Combat-Related Facial Burns: Analysis of Strategic Pitfalls
ARMY INST OF SURGICAL RESEARCH FORT SAM HOUSTON TX
Pagination or Media Count:
Burns constitute approximately 10 of all combat-related injuries to the head and neck region. We postulated that the combat environment presents unique challenges not commonly encountered among civilian injuries.The purpose of the present study was to determine the features commonly seen among combat facial burns that will result in therapeutic challenges and might contribute to undesired outcomes. The present study was a retrospective study performed using a query of the Burn Registry at the US Army Institute of Surgical Research Burn Center for all active duty facial burn admissions from October 2001 to February 2011.The demographic data,total body surface area of the burn, facial region body surface area involvement,and dates of injury,first operation,and first facial operation were tabulated and compared. A subset analysis of severe facial burned, defined by a greater than 7 facial region body surface area, was performed with a thorough medical record review to determine the presence of associated injuries. Of all the military burn injuries, 67.1 n558 involved the face. Of these, 81.3n454 were combat related. The combat facial burns had a mean total body surface area of 21.4and a mean facial region body surface area of 3.2. The interval from the date of the injury to the first operative encounter was 6.6 0.8 days and was 19.8 or - 2.0 days to the first facial operation. A subset analysis of the severe facial burns revealed that the first facial operation and the definitive coverage operation was performed at 13.45 2.6 days or - and 31.9 4.1 days after the injury, respectively. The mortality rate for this subset of patients was 32 n 10, with a high rate of associated inhalational injuries 61, n 19, limb amputations 29, n 9, and facial allograft usage 48, n 15 and a mean facial autograft thickness of 10.51,000th in. Combat-related facial burns present multiple challenges, which can contribute to suboptimal long-term outcomes.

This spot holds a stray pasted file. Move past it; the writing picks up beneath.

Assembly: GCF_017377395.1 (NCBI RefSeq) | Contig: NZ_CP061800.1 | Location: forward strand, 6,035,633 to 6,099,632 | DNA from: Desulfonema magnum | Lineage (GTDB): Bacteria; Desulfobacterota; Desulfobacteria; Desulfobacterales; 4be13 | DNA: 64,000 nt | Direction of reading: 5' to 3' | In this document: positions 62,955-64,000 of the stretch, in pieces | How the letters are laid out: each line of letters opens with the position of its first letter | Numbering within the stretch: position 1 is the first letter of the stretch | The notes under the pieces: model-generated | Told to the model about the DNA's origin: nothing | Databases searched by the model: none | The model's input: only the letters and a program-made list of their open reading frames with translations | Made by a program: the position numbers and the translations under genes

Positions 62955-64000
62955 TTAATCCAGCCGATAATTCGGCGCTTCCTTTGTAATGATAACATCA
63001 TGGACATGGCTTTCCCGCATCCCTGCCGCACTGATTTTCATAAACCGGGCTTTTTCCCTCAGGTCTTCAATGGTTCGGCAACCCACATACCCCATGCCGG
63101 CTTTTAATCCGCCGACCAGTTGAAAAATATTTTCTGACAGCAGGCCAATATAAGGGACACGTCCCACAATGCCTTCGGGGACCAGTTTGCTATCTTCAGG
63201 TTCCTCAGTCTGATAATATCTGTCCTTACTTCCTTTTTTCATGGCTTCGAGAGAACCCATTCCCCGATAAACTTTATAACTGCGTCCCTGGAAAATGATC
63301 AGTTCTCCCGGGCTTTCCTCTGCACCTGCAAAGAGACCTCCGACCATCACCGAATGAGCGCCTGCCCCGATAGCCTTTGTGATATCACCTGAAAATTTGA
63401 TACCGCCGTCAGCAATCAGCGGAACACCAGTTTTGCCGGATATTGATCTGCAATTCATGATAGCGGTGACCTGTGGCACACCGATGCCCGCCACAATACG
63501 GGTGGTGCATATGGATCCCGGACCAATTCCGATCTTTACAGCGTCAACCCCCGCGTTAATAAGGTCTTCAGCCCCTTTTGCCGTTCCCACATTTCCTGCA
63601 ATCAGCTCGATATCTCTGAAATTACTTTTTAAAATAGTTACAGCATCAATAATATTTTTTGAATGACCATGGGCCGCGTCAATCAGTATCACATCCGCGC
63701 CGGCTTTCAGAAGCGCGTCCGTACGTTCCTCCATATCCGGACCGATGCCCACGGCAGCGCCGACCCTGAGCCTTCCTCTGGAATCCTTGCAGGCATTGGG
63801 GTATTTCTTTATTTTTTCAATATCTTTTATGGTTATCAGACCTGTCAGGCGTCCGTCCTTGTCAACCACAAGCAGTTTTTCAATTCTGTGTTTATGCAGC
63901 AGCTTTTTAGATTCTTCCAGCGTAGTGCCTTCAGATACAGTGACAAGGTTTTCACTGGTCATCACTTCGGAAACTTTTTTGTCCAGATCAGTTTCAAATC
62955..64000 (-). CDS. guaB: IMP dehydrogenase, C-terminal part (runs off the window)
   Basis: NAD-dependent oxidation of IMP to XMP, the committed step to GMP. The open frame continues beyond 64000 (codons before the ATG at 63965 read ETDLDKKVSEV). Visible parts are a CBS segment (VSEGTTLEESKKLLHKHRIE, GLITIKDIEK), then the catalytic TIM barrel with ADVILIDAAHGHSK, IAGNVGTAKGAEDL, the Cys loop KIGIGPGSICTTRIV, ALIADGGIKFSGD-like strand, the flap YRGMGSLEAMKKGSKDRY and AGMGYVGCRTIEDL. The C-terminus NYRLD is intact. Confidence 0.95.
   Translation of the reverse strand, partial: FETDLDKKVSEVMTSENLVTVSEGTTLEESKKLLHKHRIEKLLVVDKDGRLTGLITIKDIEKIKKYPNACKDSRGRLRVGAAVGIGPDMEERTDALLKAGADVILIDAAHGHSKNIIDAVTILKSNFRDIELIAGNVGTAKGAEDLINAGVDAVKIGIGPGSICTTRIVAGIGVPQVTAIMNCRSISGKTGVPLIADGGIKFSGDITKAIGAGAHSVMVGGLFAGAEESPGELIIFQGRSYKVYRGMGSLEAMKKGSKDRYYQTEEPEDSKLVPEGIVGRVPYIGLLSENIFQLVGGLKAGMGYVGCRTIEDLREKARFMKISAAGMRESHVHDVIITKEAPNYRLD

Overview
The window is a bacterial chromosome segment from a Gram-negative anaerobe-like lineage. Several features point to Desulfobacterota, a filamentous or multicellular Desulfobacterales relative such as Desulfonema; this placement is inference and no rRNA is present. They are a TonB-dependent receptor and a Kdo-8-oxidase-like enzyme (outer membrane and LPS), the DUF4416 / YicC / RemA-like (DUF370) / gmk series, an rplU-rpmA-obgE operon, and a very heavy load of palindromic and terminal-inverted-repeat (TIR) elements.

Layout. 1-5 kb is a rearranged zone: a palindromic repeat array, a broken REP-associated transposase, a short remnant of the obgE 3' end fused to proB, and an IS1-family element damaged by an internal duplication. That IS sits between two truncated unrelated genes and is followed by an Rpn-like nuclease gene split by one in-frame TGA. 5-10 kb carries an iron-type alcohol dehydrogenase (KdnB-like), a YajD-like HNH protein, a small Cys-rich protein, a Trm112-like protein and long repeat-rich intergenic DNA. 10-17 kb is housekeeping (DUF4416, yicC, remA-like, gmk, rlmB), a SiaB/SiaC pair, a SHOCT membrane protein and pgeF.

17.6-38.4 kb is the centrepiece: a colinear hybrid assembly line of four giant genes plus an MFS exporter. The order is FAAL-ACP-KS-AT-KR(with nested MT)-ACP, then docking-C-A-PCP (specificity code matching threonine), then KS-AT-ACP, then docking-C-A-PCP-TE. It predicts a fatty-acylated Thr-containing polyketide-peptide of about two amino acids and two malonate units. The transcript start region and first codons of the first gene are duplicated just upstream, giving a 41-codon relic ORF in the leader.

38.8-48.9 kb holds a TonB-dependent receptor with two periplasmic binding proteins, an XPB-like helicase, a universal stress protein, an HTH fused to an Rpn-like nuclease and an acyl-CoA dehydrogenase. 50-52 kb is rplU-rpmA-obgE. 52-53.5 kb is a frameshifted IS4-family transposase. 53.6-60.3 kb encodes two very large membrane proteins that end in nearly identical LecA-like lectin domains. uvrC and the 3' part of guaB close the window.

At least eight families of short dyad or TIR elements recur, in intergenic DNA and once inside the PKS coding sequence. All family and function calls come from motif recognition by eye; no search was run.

- Anatomy and Physiology
- Medicine and Medical Research
- Weapons Effects (Biological)
- Military Forces and Organizations